No, the town route will only get me on the news if a tragedy, like a tornado, hits the town. If my house is all blown apart, who knows if I’ll even feel like blowing hot air that day? Becoming the authority on a person is better, I think. And it is less to learn. Rather than have to learn about every restaurant’s founding and checkered past, I’d only have to learn about one individual’s birth, death, and racism. And, for whatever reason, we like our historical figures. We mythologize them. Look at what Hamilton did at the box office! What if I give Lin-Manuel Miranda his next hit?

"Harrison: It’s Damn Cold Out Here"– Leave hip hop behind, and instead join for this polka rendition of a president, a leader, a man . . . who wouldn’t wear a coat. From the people who brought you "Hamilton" (and probably some less popular stuff too) comes the story of an ill-fated Washington day, a day that will live in infamy, a very cold day. . . the day the music didn’t die, but the President sort of did. . . it is the day William Henry Harrison contracted fatal pneumonia. Available on the Disney App.

I mean, that could be me providing the source material! Chew on that Chernow.

Harrison would be good because we could get in bed with merch—align with The North Face or even tap into some healthcare industry dollars. But I fear the story is too well known. Scholars love tragedy, and so they may have sucked all the blood from the Harrison corpse already.

Tyler succeeded Harrison, but that’s about all he succeeded at. I think he was probably pretty racist, too. Not sure how I can really market an unsuccessful racist who wanted to form his own America—just seems overdone at this point.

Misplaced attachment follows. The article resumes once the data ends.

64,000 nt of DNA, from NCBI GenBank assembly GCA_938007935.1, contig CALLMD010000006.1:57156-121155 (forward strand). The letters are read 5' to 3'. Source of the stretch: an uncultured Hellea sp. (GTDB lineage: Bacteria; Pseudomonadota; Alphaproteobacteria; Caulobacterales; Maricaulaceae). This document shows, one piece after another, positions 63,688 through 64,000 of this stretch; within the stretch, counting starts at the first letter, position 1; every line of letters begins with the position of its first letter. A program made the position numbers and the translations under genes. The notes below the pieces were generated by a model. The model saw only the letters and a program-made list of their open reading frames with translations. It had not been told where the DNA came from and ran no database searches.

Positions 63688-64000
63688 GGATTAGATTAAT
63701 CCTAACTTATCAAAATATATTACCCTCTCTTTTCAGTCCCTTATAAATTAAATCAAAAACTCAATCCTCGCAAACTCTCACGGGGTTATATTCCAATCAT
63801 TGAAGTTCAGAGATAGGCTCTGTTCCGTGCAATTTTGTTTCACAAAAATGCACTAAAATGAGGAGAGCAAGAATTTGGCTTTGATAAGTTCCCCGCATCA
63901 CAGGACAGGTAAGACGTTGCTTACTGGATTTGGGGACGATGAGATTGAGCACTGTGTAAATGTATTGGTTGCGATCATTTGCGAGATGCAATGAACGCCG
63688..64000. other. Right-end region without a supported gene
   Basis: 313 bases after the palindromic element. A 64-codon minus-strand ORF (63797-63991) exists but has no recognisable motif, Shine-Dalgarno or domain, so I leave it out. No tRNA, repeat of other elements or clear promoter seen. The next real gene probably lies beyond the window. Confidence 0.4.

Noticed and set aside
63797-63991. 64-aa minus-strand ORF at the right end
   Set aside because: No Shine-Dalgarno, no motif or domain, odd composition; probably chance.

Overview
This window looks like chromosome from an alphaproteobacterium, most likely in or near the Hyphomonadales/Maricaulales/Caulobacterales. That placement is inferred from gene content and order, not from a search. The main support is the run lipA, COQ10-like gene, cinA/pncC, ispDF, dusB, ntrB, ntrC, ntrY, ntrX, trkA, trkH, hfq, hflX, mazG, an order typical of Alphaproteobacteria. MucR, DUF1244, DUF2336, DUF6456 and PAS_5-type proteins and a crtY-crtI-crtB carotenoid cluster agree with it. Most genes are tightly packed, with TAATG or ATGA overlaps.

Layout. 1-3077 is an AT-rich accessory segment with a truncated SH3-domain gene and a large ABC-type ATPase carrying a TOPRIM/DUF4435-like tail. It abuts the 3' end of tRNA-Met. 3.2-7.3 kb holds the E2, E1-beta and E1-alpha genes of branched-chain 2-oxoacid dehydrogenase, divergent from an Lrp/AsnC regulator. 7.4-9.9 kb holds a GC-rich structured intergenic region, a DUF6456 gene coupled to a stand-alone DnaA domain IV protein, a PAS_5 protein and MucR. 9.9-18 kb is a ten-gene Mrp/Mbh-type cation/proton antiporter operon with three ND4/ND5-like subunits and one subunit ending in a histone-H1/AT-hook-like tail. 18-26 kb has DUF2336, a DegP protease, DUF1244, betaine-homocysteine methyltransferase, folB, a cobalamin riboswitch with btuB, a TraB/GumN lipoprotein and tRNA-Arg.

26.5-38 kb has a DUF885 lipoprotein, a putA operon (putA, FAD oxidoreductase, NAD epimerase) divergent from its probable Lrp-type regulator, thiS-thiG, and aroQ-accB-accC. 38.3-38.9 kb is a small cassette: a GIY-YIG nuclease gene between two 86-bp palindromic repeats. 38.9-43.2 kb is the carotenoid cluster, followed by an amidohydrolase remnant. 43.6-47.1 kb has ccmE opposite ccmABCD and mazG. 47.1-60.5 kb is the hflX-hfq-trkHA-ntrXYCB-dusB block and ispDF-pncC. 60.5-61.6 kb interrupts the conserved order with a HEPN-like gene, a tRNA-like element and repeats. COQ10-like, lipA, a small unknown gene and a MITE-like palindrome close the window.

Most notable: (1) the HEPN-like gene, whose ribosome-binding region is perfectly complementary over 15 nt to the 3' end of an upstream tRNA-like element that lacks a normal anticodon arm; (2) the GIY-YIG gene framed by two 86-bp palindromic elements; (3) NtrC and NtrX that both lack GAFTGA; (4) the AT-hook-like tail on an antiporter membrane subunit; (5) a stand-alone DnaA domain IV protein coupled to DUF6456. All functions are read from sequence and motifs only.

In order to avoid the cliché, I could just hunt the funny names. Three, in particular, enter the running.

First is Chester Arthur. I believe his middle initial is A. which, when added, gives it an even funnier ring. I don’t really know much about old Chester except that I think he had a big mustache. If that is so, another point for him.

Second would be Rutherford B. Hayes. My fear with Hayes is that he might have been decent enough and elected so controversially that the line to be the forerunning expert on his life and presidency might be pretty long. But still, that name. Pretty slick.

Finally, Millard Filmore. What even is a milard fillmore? I imagine if you trot that question out to folks on the street, most modern Americans would think it is an industrial fan or an engine part or a hoity-toity bourbon of some sort. Lyrically—if we go the musical route—it seems to play. If he was a philanderer, we could go with a title like Filmore Girls and really approach his story from all angles.